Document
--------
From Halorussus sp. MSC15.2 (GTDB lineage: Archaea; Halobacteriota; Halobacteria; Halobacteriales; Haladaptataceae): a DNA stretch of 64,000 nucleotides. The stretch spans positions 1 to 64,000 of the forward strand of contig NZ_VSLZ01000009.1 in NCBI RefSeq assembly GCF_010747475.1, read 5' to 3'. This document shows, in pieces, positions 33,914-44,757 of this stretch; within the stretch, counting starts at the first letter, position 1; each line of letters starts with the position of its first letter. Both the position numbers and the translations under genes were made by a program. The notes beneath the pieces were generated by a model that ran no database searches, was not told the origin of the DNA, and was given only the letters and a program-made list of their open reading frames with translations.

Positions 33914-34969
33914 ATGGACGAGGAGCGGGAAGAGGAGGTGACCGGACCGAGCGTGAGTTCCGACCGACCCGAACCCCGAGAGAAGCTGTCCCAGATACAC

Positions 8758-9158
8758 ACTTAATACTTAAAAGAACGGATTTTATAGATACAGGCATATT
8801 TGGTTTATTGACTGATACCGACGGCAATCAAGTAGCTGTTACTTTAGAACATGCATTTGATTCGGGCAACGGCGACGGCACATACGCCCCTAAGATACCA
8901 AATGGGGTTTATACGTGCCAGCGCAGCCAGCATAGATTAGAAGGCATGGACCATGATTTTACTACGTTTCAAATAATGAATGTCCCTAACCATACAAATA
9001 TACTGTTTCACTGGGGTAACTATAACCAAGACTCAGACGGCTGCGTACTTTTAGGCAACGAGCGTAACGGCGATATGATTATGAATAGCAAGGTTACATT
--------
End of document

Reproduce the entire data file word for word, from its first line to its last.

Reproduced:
From Halorussus sp. MSC15.2 (GTDB lineage: Archaea; Halobacteriota; Halobacteria; Halobacteriales; Haladaptataceae): a DNA stretch of 64,000 nucleotides. The stretch spans positions 1 to 64,000 of the forward strand of contig NZ_VSLZ01000009.1 in NCBI RefSeq assembly GCF_010747475.1, read 5' to 3'. This document shows, in pieces, positions 33,914-44,757 of this stretch; within the stretch, counting starts at the first letter, position 1; each line of letters starts with the position of its first letter. Both the position numbers and the translations under genes were made by a program. The notes beneath the pieces were generated by a model that ran no database searches, was not told the origin of the DNA, and was given only the letters and a program-made list of their open reading frames with translations.

Positions 33914-34969
33914 ATGGACGAGGAGCGGGAAGAGGAGGTGACCGGACCGAGCGTGAGTTCCGACCGACCCGAACCCCGAGAGAAGCTGTCCCAGATACAC

Positions 8758-9158
8758 ACTTAATACTTAAAAGAACGGATTTTATAGATACAGGCATATT
8801 TGGTTTATTGACTGATACCGACGGCAATCAAGTAGCTGTTACTTTAGAACATGCATTTGATTCGGGCAACGGCGACGGCACATACGCCCCTAAGATACCA
8901 AATGGGGTTTATACGTGCCAGCGCAGCCAGCATAGATTAGAAGGCATGGACCATGATTTTACTACGTTTCAAATAATGAATGTCCCTAACCATACAAATA
9001 TACTGTTTCACTGGGGTAACTATAACCAAGACTCAGACGGCTGCGTACTTTTAGGCAACGAGCGTAACGGCGATATGATTATGAATAGCAAGGTTACATT